His contract expired in the offseason and it was time to test free agency after putting up the greatest passing performance in Packers history. The timing couldn't have been better, but it also left Flynn confused about the kind of money he would get on the open market. He had no idea.

Fortunately, two teams came calling: the Seattle Seahawks and Miami Dolphins. After visiting the Seahawks, Flynn took a redeye to Miami where he'd meet with the Dolphins' new head coach and his former offensive coordinator, Joe Philbin.

Neither team offered him a deal, but the silence didn't last long.

"The next day I got offers from both teams," he said. "It was a no-brainer with Seattle, given the years and the situation. There was no way I was going to get that contract in Green Bay. I thought I could be a starter and had the skill set and knowledge."

Flynn never made a start in Seattle because the Seahawks drafted someone named Russell Wilson. And after one year, he asked for a trade, which the Seahawks front office granted him.

Oakland was Flynn's next stop, but it was a low point in his career.

"I was not healthy in Oakland," Flynn said. "I had gotten some elbow tendinitis in Seattle. We lived in Pensacola, Fla., after the Seattle stint getting treatment and trying to rehab it, but it just was not strong. I went to Oakland with a not healthy throwing arm. The whole Oakland stop for me and my wife was just not a good one."

The Raiders cut ties with Flynn early in the season, which brought him to Buffalo.

"[Oakland] released me after Week 4 or 5," he said. "That week, I got a call from Buffalo when EJ Manuel got hurt. I had to fly to Oakland from Baton Rouge to pack and move out. My wife had to drive from Oakland to Baton Rouge, then fly to Buffalo after that."

Flynn signed with the Bills after a workout, which led to another brief stay. He was cut for the second time in 2013.

On the Monday Flynn was released, he went out with his offensive line.

"Me and my offensive linemen were eating dinner and we were watching Green Bay play Chicago on Monday Night Football. And Aaron breaks his collarbone. I just thought to myself, 'That could be a real opportunity.'"

It was. Flynn signed after working out for the Packers, and regained "that joy of playing football" that he lost during his rough patch. With another contract, came another move.

The number of places Flynn lived in those two years is staggering. He was all over the map, quite literally.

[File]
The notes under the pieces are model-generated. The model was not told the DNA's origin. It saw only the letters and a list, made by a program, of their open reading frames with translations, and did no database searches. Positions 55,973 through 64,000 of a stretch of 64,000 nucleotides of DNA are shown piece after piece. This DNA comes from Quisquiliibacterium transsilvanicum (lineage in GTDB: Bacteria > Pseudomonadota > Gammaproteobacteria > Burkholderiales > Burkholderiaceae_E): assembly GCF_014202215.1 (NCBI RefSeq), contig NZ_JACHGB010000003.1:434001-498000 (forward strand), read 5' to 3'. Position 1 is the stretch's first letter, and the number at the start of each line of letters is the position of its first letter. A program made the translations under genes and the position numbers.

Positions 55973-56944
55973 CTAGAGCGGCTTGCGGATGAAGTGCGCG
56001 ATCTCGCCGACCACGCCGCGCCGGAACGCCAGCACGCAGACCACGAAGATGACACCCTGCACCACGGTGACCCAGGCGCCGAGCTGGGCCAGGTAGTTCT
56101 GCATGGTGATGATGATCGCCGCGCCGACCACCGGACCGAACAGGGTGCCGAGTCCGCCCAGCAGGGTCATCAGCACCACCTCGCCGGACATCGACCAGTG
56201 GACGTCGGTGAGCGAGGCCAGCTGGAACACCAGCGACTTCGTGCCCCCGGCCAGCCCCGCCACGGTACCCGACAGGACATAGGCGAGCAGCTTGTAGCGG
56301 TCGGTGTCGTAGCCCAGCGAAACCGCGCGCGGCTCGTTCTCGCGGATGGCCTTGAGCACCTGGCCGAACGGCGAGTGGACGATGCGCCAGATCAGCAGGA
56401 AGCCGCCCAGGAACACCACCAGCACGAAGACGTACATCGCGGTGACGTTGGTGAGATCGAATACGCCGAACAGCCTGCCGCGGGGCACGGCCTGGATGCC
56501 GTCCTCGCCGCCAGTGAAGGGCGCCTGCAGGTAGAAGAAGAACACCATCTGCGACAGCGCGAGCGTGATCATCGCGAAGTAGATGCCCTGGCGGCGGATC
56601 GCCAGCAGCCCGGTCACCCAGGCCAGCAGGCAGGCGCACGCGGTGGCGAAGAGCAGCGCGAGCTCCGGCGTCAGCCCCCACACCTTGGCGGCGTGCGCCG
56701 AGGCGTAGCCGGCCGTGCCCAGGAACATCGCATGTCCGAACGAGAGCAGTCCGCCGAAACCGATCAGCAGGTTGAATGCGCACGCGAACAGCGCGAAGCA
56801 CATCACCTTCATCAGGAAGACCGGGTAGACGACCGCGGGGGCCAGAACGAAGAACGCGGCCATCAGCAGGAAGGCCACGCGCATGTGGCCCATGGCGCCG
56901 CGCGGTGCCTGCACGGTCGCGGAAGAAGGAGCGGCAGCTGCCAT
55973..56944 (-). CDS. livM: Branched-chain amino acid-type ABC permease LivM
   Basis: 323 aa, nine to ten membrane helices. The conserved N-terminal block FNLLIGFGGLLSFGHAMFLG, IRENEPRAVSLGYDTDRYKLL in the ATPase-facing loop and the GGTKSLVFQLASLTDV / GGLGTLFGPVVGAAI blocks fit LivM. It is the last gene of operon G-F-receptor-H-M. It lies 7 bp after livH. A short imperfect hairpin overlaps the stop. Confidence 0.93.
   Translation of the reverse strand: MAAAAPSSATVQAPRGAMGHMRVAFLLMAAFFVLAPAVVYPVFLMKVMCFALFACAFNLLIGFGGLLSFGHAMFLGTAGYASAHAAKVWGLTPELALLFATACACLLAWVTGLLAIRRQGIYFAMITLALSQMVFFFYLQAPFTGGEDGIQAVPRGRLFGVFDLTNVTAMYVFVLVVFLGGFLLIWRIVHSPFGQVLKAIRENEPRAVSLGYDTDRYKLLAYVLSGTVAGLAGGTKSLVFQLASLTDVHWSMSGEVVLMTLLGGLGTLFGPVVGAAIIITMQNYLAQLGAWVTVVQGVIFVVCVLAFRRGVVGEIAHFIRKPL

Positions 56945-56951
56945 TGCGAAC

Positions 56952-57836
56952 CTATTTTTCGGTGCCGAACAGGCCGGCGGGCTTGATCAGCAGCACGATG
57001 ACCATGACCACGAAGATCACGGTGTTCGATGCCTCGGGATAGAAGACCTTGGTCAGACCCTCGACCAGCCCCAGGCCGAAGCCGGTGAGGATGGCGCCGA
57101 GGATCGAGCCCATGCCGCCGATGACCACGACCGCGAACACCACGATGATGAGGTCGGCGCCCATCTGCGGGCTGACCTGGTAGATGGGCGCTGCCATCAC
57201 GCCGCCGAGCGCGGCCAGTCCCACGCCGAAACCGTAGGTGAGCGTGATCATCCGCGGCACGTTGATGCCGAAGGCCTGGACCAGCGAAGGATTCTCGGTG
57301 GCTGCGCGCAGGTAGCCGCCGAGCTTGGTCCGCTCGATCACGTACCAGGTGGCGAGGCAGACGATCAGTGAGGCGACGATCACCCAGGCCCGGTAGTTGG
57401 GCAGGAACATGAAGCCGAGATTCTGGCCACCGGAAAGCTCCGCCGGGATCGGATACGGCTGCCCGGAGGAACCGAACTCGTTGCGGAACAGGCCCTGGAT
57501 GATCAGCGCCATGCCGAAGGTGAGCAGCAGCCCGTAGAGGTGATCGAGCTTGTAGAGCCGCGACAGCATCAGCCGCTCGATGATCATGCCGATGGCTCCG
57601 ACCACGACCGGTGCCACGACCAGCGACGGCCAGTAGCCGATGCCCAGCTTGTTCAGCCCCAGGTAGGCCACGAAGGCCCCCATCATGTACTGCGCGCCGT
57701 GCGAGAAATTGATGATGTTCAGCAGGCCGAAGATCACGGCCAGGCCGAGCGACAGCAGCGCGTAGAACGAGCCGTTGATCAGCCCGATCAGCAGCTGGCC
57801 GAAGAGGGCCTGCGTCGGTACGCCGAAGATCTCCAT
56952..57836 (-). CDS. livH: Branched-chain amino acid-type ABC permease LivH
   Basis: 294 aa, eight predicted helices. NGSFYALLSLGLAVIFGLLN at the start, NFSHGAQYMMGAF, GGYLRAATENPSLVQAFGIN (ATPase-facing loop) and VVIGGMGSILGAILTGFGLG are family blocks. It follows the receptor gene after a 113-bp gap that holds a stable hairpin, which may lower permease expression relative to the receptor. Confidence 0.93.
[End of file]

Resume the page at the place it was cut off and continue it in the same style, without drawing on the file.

"In a span of two years, my wife and I lived in 11 different spots -- either an apartment or a condo or a house. And we had to drive everywhere too because we had bulldogs so that was kind of crazy."

The places that he called home ranged from a house in Baton Rouge to a garage apartment in Seattle to a Hilton hotel room at the Oakland airport to a cottage in Buffalo, with others in-between.

The most eventful offseason of Flynn's career -- in the sense of being a "workout warrior," so to speak -- was before the 2015 season. No longer a Packer, Flynn generated a lot of interest from quarterback-needy teams. It began in June when he signed with the Patriots. A hamstring injury derailed his stint in New England, with the team releasing him after two months.

Back to Baton Rouge he went. And that's when the biggest haymaker of the offseason was landed.

"The Jets called me because Geno Smith just got punched in the face," Flynn said. "So I went up there and they said, 'Rehab for us, and if you can play in the last game for us that's great. We just need you here until Geno gets back.' I played the last preseason game and played well but they ended up releasing me, which was a surprise. I was kind of ticked about it."

Not long thereafter, Flynn's first son was born. In turn, he spent more time back home in Louisiana. His "time off" wasn't lengthy, and that's because his favorite childhood team came calling.

"The Cowboys brought me and three other quarterbacks to train," he said. "I was there all day long, just waiting around. And after sitting around, they said, 'We just had a trade go through so we're going to send you back to Baton Rouge."

Flynn eventually signed with the Saints in November after going through a workout, where he spent the rest of the season. Now, Flynn's a free agent spending his days at home in Louisiana -- hunting, fishing, staying in shape and hanging out with his seven-month old son. Flynn also opened up his own business called Hydrology, which matches athletes' DNA to their sports drinks and electrolyte replacements using medical-grade sweat testing.

Flynn has also been much more active on social media. It goes back to his tweet-turned-tradition when he shared a picture of a Bloody Mary after being cut by the Jets.

He did the same after working out for the Cowboys.

"That was awesome," Flynn said, laughing. "I wasn't a social media guy until this past August. I sent that out and I loved all the responses. It was hilarious. So when I left Dallas, I said, 'I guess I gotta do it again.' I have to make it a tradition where every time I get cut or don't make a team I have to send a drink out."

Those two photos weren't the only tweets that garnered attention. More than 4,300 people retweeted this post, which was met with both undeserved criticism and laughs from his followers.

"I got a lot of responses," he said. "I knew exactly what I was doing with that tweet. It was definitely a [sarcastic] tweet. I'm obviously super happy for Brock, too. I just wanted to see what would happen if I sent it. I sat there and watched all the responses. Some people were mad, some people laughed at me, some called me an idiot. It was funny, stepping on an ant bed and watching everyone's reactions."

Although he has yet to land with a team this offseason, Flynn hopes to catch on in the same way he did last year. When an opportunity knocks, he'll be there to answer. And if not, he has no regrets.

"I wouldn't take anything back that I've done in my NFL career. It's been so much fun," he said. "I've had eight years in the NFL now -- six in Green Bay. My time there was special. I'm just thankful for everyone that's given me an opportunity. I've had a blast in the NFL. I'm a stronger person from all the traveling and ups and downs with everything. Hopefully it keeps going, but you never know if it will."

If and when the time comes, Flynn could likely sign his next contract with his eyes closed, seeing as he's signed on the dotted line seven times, excluding restructures.

"I think I could be an agent now," he joked.